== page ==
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Grief and Loss Group Helps Students Keep Calm and Carry On in Face of Adversity

Even before the Covid-19 pandemic, many of the students that Communities In Schools (CIS) of Chicago serves faced significant trauma in their lives. From incarcerated family members to community violence, far too many of our young people had to overcome significant stressors to succeed in school and stay on the path to graduation.

CIS of Chicago’s Program Team is laser-focused on helping young people develop the knowledge and skills to navigate these obstacles and unlock their full potential. Each year, we partner with more than 150 community organizations who provide our students and their families a wealth of educational programs and resources they need but which their schools often cannot fully provide. In addition, CIS of Chicago’s team of school-based staff provide direct support like counseling and supportive guidance to help young people every step of the way on their educational journeys.

One of CIS of Chicago’s school-based team members, Juanita Herrera, looked to expand her repertoire of supports she could offer her students at Saucedo Elementary. Recognizing that the Covid-19 pandemic was layering on more trauma onto many students at her Southwest Side school, she signed up to learn from our partner Rainbows how to run effective grief and loss groups.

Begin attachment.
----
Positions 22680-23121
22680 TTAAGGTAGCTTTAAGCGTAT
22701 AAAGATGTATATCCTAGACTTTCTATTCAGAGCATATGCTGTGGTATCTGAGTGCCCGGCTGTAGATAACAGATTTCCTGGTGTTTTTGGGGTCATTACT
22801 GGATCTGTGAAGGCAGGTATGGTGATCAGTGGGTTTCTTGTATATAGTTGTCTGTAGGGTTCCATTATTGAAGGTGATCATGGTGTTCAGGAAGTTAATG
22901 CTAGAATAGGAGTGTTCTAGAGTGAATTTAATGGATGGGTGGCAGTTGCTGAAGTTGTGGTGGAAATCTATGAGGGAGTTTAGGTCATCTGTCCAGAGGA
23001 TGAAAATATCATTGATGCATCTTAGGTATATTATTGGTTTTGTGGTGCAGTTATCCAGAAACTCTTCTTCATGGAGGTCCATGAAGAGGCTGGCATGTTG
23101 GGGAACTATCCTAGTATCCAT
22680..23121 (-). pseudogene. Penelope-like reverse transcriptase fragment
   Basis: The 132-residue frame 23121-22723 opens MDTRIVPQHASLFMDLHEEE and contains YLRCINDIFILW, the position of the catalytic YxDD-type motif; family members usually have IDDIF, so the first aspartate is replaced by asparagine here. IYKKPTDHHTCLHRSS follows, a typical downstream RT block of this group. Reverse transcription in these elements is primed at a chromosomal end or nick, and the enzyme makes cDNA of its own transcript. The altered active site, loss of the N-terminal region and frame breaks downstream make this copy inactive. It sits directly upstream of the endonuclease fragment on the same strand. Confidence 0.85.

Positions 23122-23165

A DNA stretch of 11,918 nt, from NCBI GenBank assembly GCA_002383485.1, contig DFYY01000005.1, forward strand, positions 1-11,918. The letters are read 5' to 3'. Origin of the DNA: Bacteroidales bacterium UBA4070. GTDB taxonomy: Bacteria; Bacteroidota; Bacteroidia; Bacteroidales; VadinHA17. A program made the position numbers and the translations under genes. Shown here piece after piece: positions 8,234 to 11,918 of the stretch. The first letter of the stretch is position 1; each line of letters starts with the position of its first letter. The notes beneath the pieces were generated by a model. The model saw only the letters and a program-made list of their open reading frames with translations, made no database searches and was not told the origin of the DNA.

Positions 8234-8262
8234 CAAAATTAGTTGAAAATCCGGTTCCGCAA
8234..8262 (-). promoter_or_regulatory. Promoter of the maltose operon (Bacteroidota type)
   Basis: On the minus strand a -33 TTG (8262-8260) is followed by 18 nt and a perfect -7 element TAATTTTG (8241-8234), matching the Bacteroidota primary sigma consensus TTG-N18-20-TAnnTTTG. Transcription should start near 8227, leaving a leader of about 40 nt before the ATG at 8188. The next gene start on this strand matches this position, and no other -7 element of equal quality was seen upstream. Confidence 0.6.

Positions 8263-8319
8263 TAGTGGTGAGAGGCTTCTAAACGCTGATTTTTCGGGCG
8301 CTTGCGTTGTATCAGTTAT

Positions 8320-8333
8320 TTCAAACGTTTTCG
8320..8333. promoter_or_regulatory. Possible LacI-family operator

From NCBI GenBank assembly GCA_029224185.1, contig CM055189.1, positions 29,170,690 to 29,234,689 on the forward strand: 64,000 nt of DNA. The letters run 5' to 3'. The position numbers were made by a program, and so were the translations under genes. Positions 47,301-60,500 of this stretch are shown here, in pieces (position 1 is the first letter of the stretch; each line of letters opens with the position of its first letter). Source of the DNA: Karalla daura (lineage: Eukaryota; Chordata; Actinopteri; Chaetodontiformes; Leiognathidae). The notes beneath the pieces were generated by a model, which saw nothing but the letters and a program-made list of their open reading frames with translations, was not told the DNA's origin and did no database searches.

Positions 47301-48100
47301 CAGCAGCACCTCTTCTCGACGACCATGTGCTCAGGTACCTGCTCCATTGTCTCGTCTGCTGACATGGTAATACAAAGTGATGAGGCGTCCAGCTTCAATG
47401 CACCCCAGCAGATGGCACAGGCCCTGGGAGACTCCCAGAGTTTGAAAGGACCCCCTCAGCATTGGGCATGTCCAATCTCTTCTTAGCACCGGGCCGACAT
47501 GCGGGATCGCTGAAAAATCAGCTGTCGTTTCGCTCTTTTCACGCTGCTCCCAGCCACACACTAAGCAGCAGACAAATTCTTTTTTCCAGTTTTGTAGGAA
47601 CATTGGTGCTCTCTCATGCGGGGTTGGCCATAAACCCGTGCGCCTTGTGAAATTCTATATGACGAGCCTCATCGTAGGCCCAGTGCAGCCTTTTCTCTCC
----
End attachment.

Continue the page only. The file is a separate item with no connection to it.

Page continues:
The Rainbows training was a significant time commitment — consisting of eight hours of structured lessons last fall — but it has paid off for Ms. Herrera and her students. Upon completing the training, Ms. Herrera joined with two of her Chicago Public Schools colleagues at Saucedo to provide online grief and loss groups in winter 2021 to students in multiple grades from the K-8 school. Some students joined the group because they’d experienced a recent death in their family. Others had parents undergo divorce or had seen family members locked up.

By participating in the small groups, students built a stronger sense of trust and learned strategies for coping with the lingering stress and anxiety of the loss they experienced. Through the Rainbows curriculum that Ms. Herrera and her Saucedo colleagues teach, students built up their self-confidence and formed stronger connections to their peers and teachers. In addition, they took a step back to analyze the source of their fears and anxiety and trained their minds on how to stay calmer and more solutions-oriented the next time a problem felt overwhelming.

One memorable lesson the students participated in focused on them creating virtual grounding rocks. The finished rocks contained positive, reassuring images and messages, which the students are now able to turn to in times of stress and uncertainty. The point of the lesson, and all the lessons in the multi-week course, says Herrera, is to provide her students tools that they can turn to and use as a source of strength when the losses in their lives make them feel down.

“We can never take the sense of loss away from our students, but we can help them put those losses in perspective,” says Herrera. “It’s so important to help our students find their inner resiliency, and this Rainbows group empowered them to do that.”

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